How to Quickly Sort a Table in PowerPoint

Have you ever made a data statistic in PowerPoint? Most of the data will be presented in numeric format. When you reorganized them, how did you do that? The table must be used, right?

Frequently, when you receive data in a table, the data must be served in a random format. To make your table data more visually appealing, scroll them up and down. Therefore, sorting the table data in a specific order is critical before going through it.

Sorting data is an integral part of data analysis if you want a table that contains your information arranged alphabetically in a list, inventory level from highest to lowest, or order rows by colors and icons.

But, you know why?

Unfortunately, PowerPoint doesn’t provide a “Sort” feature in its menu. Even though you have the option to add, customize, and insert new tables in PowerPoint, you cannot sort the data in these tables.

Thus, how do you sort a table in PowerPoint? No worries, you can still sort your data in PowerPoint. However, you will need a workaround on how you can sort the table data by re-editing it via Ms. Word or Ms. Excel.

Here are the multiple steps you can conduct to sort your table data in PowerPoint through Ms. Word. Without any further do, let’s follow the instructions!

How to sort a table in PowerPoint

1. Launch Ms. PowerPoint on your desktop and open the presentation you are currently working on. Here is a sample dataset with information about various series that need to be alphabetized. After that, copy this table into Ms. Word by selecting the table > right click > select copy. In addition, you can just type CTRL+C to copy the table.

2. Launch Ms. Word > open a “new document” > paste your table data here.

3. Switch over to the table layout tab to sort your table. Next, choose ‘Layout’ and click the ‘Sort Option.’ You can sort columns by selecting the column from the sort by drop-down menu in the sort window.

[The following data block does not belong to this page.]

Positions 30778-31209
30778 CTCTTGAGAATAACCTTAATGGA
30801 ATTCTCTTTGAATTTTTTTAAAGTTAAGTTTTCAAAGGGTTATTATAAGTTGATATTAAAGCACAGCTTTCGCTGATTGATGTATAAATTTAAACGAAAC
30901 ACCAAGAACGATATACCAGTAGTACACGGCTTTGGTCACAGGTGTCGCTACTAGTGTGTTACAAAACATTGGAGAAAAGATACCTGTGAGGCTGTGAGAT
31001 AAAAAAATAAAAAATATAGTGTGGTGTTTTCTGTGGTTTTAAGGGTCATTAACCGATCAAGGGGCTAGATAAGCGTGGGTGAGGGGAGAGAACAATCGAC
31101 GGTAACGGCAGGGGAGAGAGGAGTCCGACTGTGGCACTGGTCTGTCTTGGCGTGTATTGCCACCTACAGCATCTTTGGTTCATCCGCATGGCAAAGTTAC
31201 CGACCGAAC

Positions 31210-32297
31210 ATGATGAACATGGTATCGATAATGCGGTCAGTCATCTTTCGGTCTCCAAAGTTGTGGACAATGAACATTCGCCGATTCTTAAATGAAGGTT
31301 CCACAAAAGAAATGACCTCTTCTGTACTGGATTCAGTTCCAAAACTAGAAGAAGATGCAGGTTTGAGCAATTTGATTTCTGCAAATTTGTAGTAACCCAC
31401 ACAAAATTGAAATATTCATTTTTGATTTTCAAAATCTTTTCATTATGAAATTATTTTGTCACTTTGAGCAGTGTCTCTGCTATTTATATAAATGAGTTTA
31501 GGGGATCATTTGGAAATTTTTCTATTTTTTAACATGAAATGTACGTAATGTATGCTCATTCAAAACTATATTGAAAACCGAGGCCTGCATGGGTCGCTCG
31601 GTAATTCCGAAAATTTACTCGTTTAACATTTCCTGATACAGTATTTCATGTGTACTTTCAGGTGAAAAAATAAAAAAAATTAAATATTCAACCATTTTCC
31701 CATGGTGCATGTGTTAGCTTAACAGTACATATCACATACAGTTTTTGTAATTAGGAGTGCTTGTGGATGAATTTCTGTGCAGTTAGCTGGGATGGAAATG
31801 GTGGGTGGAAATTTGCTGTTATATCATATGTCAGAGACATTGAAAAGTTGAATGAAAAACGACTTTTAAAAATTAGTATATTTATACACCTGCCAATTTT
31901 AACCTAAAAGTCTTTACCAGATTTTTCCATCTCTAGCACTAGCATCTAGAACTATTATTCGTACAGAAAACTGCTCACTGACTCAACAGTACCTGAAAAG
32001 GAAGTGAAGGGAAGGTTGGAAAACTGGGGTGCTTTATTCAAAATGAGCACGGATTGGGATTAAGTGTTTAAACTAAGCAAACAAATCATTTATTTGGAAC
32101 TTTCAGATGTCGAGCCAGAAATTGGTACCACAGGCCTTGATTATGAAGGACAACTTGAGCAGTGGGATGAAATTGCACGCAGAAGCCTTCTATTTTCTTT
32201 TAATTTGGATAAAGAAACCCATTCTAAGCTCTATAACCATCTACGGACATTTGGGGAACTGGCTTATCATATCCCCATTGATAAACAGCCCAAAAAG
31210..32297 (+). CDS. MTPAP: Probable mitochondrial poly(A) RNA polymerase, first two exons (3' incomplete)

Here, we choose year because the number pulls the header row descriptor. Add a second level of sorting by selecting the city from the drop-down menu. After they’re all set up, click ‘ok‘.

4. The sorted data in the table has been completed correctly. Next, you can copy this to PowerPoint and paste it into your presentation.

6. There you go! The difference between your data before and after can now be seen.

What’s up with you guys? Does the instruction make sense to you? Are you able to follow it without any problems? Thank you for following the instructions. We hope you will be able to do so without any issues.

Overall, PowerPoint can automate the requirements of your presentations in the workplace, but there are a few weaknesses you might uncover. For example, when you need to sort a table on a slide. 

As we know, PowerPoint does not have a sort option. However, this does not mean you can’t sort your data. Try to come up with any creative ways to accomplish it. It’s okay if you need to do it yourself by putting in a workaround. In the meantime, we wish you the best of luck with this information!